Sen. Whitehouse: Our current situation should give Dems a rejuvenating chance to focus better on fixing what’s gone wrong in America. We face three huge threats: persistent internal attacks on our democracy, unbridled climate upheaval, and a captured Court with some deeply corrupt justices.

Behind each threat is dark money; massive anonymous political spending by special interests who hide their identities from the public.

The political class has reoriented itself to this new reality, pivoting to the big secret spenders. Voters notice they’re not so important anymore.

An entire dark-money ecosystem has been spawned, with front groups, ‘Donors Trusts,’ coordinating 501c3s and c4s, and superPACs.

This whole filthy bestiary of influence is new (or refocused and expanded) since Citizens United.

It didn’t used to be this way; it doesn’t have to be this way. Democrats keep voting to get rid of dark money, and Republicans keep voting to protect dark money, but voters have no idea. We basically haven’t told them….

Republicans are complicit in all this because the dark money behind these schemes is also the dark money billions behind their political operations.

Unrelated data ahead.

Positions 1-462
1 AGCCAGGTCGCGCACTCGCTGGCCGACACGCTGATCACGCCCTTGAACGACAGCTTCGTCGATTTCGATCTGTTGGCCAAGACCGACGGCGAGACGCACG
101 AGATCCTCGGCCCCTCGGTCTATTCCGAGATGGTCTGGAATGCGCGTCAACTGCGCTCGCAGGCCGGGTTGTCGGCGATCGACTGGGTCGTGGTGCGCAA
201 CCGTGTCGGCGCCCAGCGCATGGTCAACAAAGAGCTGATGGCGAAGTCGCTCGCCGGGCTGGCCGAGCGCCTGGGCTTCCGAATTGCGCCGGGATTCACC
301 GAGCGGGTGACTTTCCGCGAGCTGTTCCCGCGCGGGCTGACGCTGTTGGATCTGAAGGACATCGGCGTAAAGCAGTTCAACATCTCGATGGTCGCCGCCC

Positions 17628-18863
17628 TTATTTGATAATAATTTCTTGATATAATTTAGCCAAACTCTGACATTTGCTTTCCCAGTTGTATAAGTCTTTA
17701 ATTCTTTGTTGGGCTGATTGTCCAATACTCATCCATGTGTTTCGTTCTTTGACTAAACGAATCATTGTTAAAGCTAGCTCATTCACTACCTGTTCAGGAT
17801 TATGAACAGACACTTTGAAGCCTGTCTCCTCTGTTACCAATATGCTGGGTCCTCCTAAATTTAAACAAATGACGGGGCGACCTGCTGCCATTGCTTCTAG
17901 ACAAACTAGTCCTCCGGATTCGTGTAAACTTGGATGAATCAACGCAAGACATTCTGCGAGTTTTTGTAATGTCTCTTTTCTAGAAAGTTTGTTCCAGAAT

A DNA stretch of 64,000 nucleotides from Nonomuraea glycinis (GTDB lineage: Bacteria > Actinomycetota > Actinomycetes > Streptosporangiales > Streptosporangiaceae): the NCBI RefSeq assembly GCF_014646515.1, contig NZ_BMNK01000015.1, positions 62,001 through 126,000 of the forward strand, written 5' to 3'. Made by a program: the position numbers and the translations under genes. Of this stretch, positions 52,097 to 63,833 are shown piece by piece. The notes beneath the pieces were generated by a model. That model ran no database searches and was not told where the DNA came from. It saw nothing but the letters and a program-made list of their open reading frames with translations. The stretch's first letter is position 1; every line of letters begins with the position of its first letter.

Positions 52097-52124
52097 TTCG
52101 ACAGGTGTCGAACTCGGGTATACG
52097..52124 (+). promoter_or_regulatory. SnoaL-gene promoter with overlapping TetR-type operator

It’s a trifecta; dark money is behind climate denial, Court capture and corruption of Congress— one crew, one plan, one cancer in the body politic. …


Global power shift

Putin ‘is prepared to SHARE Crimea with Ukraine according to new peace plan that has been presented by Russia to the US’ 

[Daily Mail, via Naked Capitalism 07-05-2024]


Gaza / Palestine / Israel

[X-Twitter, via Naked Capitalism 07-03-2024]

Amidst Gaza’s famine crisis, Israeli occupation forces have razed the last food basket for Gaza by destroying around 500 agricultural acres of greenhouses northwest of Rafah.


The Samson Option: Israel’s Plan to Nuke Its Opponents 

[The Progressive, via Naked Capitalism 07-04-2024]


An Annihilation Discourse Has Taken Over Israel 

[Haaretz, via Naked Capitalism 07-04-2024]



To Woo Trump, VP Contenders Show Off Their Rich Friends

Michael Bender and Theodore Schleifer [New York Times, via 7-1-2024]

Tom Cotton of Arkansas, for example, became a top contender late in the selection process after persistent lobbying from Steve Wynn, the billionaire former casino mogul [a sex predator like Trump] who is close to Trump. Wynn has also played a role in persuading some other donors, such as Elon Musk, to be more supportive of the campaign.